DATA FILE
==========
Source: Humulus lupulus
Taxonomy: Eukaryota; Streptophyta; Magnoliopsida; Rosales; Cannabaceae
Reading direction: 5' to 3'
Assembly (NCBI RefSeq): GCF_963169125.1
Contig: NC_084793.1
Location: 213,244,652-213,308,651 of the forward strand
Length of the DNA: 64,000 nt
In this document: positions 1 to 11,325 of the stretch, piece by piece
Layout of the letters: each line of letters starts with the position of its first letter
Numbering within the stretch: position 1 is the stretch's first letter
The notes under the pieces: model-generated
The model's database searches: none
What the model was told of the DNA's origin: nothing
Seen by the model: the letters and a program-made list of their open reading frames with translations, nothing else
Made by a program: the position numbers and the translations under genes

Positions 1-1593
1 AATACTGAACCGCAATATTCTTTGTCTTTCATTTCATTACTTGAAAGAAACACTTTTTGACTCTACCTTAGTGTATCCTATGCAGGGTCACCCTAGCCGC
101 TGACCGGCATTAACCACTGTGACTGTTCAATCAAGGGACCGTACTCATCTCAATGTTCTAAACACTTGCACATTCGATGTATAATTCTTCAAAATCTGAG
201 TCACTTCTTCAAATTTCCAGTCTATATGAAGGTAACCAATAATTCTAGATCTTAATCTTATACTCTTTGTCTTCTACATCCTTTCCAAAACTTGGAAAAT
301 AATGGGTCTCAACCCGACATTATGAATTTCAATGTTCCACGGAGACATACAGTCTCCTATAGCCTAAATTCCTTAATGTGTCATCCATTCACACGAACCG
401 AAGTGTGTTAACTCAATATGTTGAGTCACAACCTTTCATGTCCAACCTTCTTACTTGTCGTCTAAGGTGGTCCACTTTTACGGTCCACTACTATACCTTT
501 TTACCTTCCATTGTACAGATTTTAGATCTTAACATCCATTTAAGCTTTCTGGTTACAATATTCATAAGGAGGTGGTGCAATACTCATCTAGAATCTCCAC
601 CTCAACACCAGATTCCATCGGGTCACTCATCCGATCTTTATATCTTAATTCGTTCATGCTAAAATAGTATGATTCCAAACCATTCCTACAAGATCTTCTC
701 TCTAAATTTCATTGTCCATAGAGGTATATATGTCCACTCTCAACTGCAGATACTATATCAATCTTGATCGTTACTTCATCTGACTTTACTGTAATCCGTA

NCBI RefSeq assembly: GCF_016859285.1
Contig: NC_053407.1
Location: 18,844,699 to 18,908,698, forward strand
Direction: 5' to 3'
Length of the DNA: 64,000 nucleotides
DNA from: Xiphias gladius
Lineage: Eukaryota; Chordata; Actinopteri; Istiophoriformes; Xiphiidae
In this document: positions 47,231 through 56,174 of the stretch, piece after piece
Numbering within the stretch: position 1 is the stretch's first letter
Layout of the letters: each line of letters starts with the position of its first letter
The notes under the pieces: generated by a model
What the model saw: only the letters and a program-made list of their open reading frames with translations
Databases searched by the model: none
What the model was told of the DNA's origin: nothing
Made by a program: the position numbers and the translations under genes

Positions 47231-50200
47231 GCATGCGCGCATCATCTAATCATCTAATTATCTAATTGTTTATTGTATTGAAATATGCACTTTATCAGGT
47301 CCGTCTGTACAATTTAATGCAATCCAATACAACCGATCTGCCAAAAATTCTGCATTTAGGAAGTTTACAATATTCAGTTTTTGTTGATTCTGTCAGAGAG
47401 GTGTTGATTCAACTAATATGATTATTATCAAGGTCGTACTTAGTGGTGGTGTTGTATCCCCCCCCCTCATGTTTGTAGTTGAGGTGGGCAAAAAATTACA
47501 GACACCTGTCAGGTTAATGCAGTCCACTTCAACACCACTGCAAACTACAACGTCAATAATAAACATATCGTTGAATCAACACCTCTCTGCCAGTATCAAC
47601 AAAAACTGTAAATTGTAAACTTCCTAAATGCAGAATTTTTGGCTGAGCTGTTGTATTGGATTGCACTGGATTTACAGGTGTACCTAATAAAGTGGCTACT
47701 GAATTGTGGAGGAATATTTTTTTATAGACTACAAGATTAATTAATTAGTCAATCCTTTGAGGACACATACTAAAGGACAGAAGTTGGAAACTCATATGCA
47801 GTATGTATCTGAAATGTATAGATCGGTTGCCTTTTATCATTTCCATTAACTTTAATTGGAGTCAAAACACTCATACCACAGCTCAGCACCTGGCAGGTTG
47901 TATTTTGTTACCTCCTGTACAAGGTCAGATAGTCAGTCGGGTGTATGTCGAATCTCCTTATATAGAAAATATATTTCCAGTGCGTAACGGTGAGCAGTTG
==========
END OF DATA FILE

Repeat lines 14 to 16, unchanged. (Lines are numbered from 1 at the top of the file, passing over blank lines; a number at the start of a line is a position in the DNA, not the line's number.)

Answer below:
Seen by the model: the letters and a program-made list of their open reading frames with translations, nothing else
Made by a program: the position numbers and the translations under genes

Positions 1-1593